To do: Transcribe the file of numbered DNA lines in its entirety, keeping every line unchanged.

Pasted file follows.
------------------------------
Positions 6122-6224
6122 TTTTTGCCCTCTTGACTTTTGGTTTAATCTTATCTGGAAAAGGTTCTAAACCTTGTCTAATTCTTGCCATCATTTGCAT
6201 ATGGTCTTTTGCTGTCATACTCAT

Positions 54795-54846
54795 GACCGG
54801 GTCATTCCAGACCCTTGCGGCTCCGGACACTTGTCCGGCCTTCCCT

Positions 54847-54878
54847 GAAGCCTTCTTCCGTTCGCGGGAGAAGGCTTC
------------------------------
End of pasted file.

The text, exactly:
Positions 6122-6224
6122 TTTTTGCCCTCTTGACTTTTGGTTTAATCTTATCTGGAAAAGGTTCTAAACCTTGTCTAATTCTTGCCATCATTTGCAT
6201 ATGGTCTTTTGCTGTCATACTCAT

Positions 54795-54846
54795 GACCGG
54801 GTCATTCCAGACCCTTGCGGCTCCGGACACTTGTCCGGCCTTCCCT

Positions 54847-54878
54847 GAAGCCTTCTTCCGTTCGCGGGAGAAGGCTTC